Celebrated novelist Dara Horn’s new book of essays, People Love Dead Jews: Reports from a Haunted Present (Norton), has a provocative title—and is meant to make readers uncomfortable.
Horn, 44, says she was inspired after realizing that every time she was asked to write about subjects related to Jewish culture, it was in response to an anti-Semitic attack, showing her that “people were using dead Jews as a metaphor to teach some nice lesson about humanity, and that living Jews were being asked to erase themselves in order to make room for that convenient feel-good lesson.”
“If you find the title disturbing, you’ll be even more disturbed by what’s inside the book. As a writer, I’ve discovered that the uncomfortable moments are usually where the story is. So yes, my goal is to make you uncomfortable and then to make you think about why,” says Horn, who lives in Short Hills with her family.
Horn, a professor of Jewish literature who has taught at Harvard, is the author of five novels. Her latest book has been named a finalist for the 2021 Kirkus Prize in Nonfiction and was included on the New York Times’ list of the year’s top 100 books.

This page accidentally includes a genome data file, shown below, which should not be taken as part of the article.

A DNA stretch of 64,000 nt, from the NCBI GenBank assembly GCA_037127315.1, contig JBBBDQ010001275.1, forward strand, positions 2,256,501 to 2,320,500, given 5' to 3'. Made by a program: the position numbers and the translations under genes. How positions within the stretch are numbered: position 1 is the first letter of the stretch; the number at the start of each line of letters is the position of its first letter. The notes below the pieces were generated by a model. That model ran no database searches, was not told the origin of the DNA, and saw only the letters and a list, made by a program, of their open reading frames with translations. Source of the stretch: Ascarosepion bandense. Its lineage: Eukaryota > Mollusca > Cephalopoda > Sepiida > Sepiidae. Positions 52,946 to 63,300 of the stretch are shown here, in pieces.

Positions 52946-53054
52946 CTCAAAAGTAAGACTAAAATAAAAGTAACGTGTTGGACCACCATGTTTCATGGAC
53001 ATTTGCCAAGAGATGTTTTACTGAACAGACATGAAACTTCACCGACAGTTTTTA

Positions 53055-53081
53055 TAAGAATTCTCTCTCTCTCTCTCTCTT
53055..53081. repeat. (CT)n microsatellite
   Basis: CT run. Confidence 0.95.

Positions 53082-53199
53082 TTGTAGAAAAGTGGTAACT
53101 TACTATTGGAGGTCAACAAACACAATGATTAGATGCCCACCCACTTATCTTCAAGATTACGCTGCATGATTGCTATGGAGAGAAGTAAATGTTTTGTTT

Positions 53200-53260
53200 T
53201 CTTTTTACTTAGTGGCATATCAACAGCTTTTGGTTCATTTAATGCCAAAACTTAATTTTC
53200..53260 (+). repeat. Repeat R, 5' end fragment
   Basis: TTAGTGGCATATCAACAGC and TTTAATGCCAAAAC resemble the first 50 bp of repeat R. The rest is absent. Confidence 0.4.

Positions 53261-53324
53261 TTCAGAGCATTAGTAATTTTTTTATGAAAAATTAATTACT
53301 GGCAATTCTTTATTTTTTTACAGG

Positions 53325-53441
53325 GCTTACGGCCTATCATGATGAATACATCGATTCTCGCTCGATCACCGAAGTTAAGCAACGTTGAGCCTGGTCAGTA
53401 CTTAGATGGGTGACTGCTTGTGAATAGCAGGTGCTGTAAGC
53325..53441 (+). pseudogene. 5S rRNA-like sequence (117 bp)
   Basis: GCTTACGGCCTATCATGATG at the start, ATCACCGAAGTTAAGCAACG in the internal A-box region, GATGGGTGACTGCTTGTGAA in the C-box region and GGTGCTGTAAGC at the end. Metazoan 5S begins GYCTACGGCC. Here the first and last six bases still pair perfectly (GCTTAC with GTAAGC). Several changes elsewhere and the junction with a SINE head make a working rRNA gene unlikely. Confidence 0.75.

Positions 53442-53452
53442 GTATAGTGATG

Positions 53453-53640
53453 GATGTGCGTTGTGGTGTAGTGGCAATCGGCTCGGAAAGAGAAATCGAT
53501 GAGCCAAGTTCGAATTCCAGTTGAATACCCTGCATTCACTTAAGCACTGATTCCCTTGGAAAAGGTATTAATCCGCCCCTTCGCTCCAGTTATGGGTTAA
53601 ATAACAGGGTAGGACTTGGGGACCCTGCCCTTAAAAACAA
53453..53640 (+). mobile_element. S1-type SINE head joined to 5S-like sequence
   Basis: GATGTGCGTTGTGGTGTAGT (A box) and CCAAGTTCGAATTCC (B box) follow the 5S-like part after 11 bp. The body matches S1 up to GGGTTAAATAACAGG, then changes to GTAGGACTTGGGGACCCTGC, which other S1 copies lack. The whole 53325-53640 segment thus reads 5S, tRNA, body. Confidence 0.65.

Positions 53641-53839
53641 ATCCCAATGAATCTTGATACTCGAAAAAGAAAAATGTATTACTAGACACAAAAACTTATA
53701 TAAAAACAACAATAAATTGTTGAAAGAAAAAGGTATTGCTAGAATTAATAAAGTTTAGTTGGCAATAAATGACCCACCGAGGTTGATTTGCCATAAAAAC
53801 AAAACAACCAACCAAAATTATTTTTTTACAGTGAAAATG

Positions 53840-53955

“I’ve found that even educated and thoughtful people are just completely unaware of how perverse the mania for dead Jews is, and how pervasive, and how much it erases and denigrates both living Jews and the actual content of Jewish culture,” Horn says. “It’s everywhere. Even in China. And even here in New Jersey.”
The essays reflect on subjects from the international veneration of Anne Frank to the myth that Jewish family names were changed at Ellis Island.Click here to leave a comment